Fine Gael Senator calls for retention of Seanad


A FINE Gael Senator has called for the retention and reform of the Seanad despite his party leader’s desire to abolish the Upper House. He also said Fine Gael remained committed to local government reform.

Senator Pat O’Neill told a conference of local authority members at the weekend that the Seanad should be reformed and directly elected by the public rather than abolished, while veteran Fianna Fáil Senator Labhrás Ó Murchú said greater media coverage of the Upper House would increase awareness of its work.

“I don’t think the Seanad should be abolished,” Mr O’Neill said. “We’re in power with a majority of 50 and could push through any laws we wanted, or any government could. I think there should be a second house.”

Senators should be directly elected by the people, with the elections coinciding with those to local authorities, said the Kilkenny-based Senator, who was first elected to the Seanad last year having previously served on Kilkenny County Council. The comments represented “my own personal view” rather than party policy.

When in opposition, Fine Gael leader Enda Kenny called for the Seanad to be abolished and since being elected Taoiseach has pledged to hold a referendum on the matter.

However, Mr O’Neill said the institution should be “reformed” and such an option should be put to voters. “I think in a referendum, putting it to the people Yes or No, is too draconian.”

The Senator told councillors attending the annual conference of the Local Authority Members Association in Waterford that Fine Gael was committed to local government reform.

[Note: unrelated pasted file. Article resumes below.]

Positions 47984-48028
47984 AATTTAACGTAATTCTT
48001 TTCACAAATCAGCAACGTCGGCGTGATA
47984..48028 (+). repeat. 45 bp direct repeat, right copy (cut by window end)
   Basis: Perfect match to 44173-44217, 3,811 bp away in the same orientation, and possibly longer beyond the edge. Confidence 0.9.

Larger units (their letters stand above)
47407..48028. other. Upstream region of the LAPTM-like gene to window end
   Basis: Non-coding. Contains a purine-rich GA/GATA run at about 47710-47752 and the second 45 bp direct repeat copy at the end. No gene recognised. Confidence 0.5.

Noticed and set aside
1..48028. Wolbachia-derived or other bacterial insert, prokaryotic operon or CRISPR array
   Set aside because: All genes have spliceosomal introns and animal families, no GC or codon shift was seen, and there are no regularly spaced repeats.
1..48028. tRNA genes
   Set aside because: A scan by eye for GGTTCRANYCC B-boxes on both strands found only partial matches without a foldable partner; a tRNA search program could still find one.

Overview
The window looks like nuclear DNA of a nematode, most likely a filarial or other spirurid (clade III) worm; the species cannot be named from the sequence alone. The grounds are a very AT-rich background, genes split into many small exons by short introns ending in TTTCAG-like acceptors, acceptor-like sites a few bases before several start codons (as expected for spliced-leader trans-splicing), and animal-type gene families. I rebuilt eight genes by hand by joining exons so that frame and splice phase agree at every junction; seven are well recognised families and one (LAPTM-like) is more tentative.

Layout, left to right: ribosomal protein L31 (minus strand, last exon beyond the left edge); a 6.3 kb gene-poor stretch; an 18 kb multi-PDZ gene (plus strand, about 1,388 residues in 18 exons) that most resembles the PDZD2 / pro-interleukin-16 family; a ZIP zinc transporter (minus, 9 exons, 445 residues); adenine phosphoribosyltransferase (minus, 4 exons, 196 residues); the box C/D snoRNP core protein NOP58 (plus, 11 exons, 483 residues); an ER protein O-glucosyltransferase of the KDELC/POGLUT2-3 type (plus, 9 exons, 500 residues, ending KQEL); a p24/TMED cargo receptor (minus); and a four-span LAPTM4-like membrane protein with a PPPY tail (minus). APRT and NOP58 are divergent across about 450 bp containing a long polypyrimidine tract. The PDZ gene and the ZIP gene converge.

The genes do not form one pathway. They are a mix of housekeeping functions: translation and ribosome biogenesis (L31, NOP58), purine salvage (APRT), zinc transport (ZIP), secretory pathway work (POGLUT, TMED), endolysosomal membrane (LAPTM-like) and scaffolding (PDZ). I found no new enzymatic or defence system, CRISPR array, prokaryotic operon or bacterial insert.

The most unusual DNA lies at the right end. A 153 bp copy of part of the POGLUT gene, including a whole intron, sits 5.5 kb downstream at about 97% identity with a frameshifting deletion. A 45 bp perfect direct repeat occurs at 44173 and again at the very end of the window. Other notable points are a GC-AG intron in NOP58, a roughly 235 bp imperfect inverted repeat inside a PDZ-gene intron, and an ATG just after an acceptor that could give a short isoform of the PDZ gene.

The property tax, which succeeds the controversial household charge, “will be fair”, he said, “and will bring Ireland into line with other European countries”.

Senator Ó Murchú called on Minister for the Environment Phil Hogan to introduce a two-month “amnesty” to give those who have not yet paid the household charge a chance to pay it without incurring penalties.

“I think it would be an olive branch. Give an amnesty to people and I think you’d find quite a few people who would reconsider [paying the charge].”

Referring to the future of the Seanad, Mr Ó Murchú said that, apart from a small section of RTÉ’s Oireachtas Report and a regular report in The Irish Times, the upper house received little media coverage.

“Some people think the Seanad is only there to rubber-stamp Bills coming from the Dáil,” he said, before pointing out that some legislation begins life in the Seanad.

“In one session alone, 37 Bills were initiated in the Seanad. The general public aren’t aware of that and that’s because it isn’t being put out there, and that’s a pity.”